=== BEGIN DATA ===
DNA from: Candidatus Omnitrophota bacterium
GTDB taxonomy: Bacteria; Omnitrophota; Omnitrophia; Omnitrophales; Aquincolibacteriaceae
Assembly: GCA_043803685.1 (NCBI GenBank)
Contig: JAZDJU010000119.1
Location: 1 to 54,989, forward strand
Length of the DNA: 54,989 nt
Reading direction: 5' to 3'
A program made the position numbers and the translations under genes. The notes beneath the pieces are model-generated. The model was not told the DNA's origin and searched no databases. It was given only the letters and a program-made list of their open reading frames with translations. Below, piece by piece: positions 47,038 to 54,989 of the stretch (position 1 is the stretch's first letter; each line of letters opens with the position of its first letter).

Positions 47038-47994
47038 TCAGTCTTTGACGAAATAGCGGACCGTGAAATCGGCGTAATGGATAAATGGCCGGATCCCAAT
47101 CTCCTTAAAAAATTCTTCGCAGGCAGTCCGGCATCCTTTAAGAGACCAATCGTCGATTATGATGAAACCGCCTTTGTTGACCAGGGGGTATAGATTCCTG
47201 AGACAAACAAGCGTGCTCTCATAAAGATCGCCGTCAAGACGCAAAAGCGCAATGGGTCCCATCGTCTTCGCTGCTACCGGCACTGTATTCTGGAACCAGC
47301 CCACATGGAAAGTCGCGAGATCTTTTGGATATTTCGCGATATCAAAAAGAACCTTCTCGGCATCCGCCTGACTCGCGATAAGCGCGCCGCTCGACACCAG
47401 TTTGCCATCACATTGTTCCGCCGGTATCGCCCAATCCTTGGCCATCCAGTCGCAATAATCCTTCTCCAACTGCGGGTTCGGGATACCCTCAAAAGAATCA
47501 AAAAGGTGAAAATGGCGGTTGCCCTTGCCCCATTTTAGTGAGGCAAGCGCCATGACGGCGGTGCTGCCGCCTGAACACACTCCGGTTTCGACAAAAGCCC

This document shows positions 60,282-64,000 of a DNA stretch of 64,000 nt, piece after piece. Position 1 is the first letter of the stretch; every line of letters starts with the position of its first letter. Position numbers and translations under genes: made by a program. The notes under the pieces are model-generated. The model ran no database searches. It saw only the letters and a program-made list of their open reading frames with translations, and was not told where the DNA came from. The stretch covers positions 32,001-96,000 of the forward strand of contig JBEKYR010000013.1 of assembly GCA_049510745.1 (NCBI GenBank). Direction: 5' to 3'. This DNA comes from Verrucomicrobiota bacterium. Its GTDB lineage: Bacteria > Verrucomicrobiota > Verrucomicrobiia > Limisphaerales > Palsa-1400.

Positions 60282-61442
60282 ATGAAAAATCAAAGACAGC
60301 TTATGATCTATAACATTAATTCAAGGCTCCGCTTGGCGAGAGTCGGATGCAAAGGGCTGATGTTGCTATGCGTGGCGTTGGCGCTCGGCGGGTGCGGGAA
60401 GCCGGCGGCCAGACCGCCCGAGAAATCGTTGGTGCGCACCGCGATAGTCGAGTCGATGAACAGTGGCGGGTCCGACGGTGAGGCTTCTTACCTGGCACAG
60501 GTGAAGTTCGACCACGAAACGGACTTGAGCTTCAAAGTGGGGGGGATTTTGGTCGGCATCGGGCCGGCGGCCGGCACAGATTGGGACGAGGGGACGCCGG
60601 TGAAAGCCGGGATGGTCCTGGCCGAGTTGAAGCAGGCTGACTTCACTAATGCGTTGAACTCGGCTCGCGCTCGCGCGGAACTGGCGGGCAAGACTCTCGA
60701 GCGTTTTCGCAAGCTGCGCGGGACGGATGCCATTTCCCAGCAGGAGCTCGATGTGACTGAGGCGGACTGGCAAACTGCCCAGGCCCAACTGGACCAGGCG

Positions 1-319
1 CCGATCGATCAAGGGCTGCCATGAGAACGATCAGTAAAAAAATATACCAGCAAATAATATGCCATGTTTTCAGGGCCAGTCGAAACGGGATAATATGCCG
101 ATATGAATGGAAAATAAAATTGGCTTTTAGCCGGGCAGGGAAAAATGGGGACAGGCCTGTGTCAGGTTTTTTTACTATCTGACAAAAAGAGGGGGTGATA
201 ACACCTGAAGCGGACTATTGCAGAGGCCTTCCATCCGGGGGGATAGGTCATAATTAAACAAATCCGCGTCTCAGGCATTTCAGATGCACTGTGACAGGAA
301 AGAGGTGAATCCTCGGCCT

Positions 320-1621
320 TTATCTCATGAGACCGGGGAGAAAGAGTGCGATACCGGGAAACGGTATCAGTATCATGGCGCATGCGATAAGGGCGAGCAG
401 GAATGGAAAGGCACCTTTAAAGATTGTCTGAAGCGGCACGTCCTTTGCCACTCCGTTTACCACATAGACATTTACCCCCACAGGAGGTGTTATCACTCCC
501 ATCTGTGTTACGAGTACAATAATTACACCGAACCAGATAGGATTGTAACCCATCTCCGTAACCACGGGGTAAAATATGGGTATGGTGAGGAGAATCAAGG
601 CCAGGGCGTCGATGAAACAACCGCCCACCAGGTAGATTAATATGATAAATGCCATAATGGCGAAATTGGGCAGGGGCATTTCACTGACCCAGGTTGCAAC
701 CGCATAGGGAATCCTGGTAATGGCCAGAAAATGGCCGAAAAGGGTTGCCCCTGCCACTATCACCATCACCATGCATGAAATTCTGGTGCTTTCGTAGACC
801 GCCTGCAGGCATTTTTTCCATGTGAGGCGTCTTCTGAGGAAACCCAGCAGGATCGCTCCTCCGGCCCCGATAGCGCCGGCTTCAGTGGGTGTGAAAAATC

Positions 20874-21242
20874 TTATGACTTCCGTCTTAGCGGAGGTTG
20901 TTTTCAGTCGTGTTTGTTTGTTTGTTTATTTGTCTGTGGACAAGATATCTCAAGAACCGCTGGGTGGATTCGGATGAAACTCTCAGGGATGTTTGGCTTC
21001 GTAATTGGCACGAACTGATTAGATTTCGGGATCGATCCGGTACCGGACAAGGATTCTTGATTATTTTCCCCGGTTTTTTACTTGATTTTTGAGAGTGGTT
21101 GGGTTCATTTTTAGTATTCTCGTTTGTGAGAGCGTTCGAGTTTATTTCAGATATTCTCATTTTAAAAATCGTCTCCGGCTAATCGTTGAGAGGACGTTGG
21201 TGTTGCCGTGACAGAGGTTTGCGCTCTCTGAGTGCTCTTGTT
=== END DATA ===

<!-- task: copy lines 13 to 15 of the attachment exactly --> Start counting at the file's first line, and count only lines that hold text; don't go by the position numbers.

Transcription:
47301 CCACATGGAAAGTCGCGAGATCTTTTGGATATTTCGCGATATCAAAAAGAACCTTCTCGGCATCCGCCTGACTCGCGATAAGCGCGCCGCTCGACACCAG
47401 TTTGCCATCACATTGTTCCGCCGGTATCGCCCAATCCTTGGCCATCCAGTCGCAATAATCCTTCTCCAACTGCGGGTTCGGGATACCCTCAAAAGAATCA
47501 AAAAGGTGAAAATGGCGGTTGCCCTTGCCCCATTTTAGTGAGGCAAGCGCCATGACGGCGGTGCTGCCGCCTGAACACACTCCGGTTTCGACAAAAGCCC